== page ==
People experiencing homelessness in Kelowna will continue to have access to safe, warm beds with the extension of leases on the Richter Street and Doyle Avenue shelters.
“Too many people are sleeping in parks, on sidewalks and in doorways in our province. We need to do better,” said David Eby, Attorney General and Minister Responsible for Housing. “Part of that work means having emergency shelter spaces open so that people can access basic services and find their feet, and we can help them get back into housing as it opens. I’m grateful to Kelowna for their work and partnership in helping us respond to the housing crisis faced by far too many British Columbians.”
The shelter at 1083 Richter St. has operated 50 beds since opening in January 2021. The lease was set to expire on March 31, 2022. BC Housing, in partnership with Turning Points Collaborative Society and the City of Kelowna, has signed a lease extension to continue offering shelter services at the site until March 31, 2023.
“As we slowly come out of the pandemic, we see the need for shelter services in Kelowna is greater than ever,” said Randene Wejr, executive director, Turning Points Collaborative Society. “The poisoned opioid crisis continues to plague us, and affordable housing stock is almost non-existent. Turning Points will continue to work on long-term solutions for housing while providing services and supports for anyone at risk of homelessness in our community.”
BC Housing has also made an agreement to extend the lease for the 60-bed shelter at 550 Doyle Ave., which was set to expire at the end of March, until June 30, 2022. This additional three months will give BC Housing and the City of Kelowna more time to find new shelter locations. Kelowna’s Gospel Mission will continue to operate the shelter through the remainder of the lease.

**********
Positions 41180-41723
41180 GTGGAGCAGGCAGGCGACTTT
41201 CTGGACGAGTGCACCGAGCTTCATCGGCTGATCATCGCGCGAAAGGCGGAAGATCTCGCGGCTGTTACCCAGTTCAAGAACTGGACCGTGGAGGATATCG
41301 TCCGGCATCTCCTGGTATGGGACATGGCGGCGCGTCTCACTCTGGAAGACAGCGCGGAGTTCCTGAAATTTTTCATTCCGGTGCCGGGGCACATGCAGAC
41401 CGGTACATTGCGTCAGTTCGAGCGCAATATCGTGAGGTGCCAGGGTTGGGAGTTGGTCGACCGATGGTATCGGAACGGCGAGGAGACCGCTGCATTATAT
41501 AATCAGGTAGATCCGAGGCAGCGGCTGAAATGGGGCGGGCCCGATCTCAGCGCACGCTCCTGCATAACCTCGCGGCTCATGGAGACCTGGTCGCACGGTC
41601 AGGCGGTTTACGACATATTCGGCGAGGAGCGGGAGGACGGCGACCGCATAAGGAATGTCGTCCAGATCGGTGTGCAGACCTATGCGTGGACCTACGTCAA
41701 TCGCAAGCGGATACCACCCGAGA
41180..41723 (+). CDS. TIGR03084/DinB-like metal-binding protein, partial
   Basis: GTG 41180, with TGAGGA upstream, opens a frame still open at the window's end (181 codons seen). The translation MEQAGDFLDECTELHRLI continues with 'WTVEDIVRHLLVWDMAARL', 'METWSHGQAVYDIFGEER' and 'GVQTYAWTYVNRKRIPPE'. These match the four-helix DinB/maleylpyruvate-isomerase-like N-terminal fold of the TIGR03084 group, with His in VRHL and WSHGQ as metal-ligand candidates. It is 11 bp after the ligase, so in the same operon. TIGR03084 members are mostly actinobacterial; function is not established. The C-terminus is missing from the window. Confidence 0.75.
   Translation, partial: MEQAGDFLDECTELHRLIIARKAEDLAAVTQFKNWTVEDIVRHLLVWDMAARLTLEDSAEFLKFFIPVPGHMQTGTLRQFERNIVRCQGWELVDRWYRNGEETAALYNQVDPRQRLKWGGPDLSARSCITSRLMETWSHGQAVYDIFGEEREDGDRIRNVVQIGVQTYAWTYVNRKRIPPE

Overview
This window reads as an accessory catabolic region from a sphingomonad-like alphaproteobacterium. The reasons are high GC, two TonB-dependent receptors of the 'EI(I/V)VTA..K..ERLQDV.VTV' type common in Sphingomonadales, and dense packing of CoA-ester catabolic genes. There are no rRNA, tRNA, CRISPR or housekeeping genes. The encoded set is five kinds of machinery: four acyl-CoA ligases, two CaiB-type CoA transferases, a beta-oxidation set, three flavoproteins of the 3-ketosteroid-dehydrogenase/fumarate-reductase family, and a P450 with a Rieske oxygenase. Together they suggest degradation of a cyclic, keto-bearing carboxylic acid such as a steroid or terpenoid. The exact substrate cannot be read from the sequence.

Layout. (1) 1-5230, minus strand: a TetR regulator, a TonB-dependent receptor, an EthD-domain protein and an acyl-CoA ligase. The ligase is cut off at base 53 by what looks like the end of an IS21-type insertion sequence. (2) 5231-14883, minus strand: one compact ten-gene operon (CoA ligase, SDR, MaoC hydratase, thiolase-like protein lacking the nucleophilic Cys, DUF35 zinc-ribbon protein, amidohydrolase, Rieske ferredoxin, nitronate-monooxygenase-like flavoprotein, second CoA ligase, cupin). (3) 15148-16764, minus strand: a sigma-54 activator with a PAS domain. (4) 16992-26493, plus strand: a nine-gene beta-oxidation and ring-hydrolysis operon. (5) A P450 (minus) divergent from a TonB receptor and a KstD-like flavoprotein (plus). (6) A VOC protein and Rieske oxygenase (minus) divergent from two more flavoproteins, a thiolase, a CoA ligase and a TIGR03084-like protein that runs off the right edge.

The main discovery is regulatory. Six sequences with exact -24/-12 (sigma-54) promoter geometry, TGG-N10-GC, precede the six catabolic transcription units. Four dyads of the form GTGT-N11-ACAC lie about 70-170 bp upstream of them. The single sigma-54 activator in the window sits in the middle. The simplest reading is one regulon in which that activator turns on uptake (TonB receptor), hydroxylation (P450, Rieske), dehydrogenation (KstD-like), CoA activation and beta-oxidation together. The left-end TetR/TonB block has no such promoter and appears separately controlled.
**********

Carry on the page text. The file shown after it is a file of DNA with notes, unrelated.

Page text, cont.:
“We are grateful beyond words for the opportunity to continue to provide safe shelter and community for those in our care past March 31,” said Carmen Rempel, executive director, Kelowna’s Gospel Mission. “Anxieties have run high this past month as our residents have been preparing to sleep outside. They will be relieved to hear that they will still have a warm bed come April 1.”
The shelter at the Unitarian Church was opened to provide temporary winter spaces for people and will close March 31, 2022, as planned.
“We are grateful for the hard work that BC Housing and our local shelter operators continue to do to ensure everyone in our city has a safe place to sleep,” said Sue Wheeler, social development manager at the City of Kelowna. “It takes an entire community working together to ensure that our vulnerable residents’ needs are met.”
In addition to shelters, BC Housing is hoping to extend the leases at multiple hotels in Kelowna that are providing supported indoor spaces for 82 people. BC Housing is looking at all opportunities to increase capacity at these leased sites to accommodate more people sleeping outdoors in the community.
“Providing shelter is at the heart of what we do at Mission Group,” said Jon Friesen, CEO, Mission Group. “When we say ‘Build it Forward,’ we mean that. Creating spaces that are safe, warm and accessible is and will always be our purpose. With every community we introduce to the Okanagan, we work to find ways to help people experiencing homelessness as well.”
Shelters are not a long-term solution to homelessness, which is why the Province, through BC Housing, has opened 196 supportive homes in Kelowna since 2017.
- Kelowna’s March 2020 point-in-time count found at least 297 people were experiencing homelessness in the community, which was a 4% increase from 2018.
- Including these shelters, Kelowna has 276 shelter beds available to those without a home.
Please Visit Our Sponsors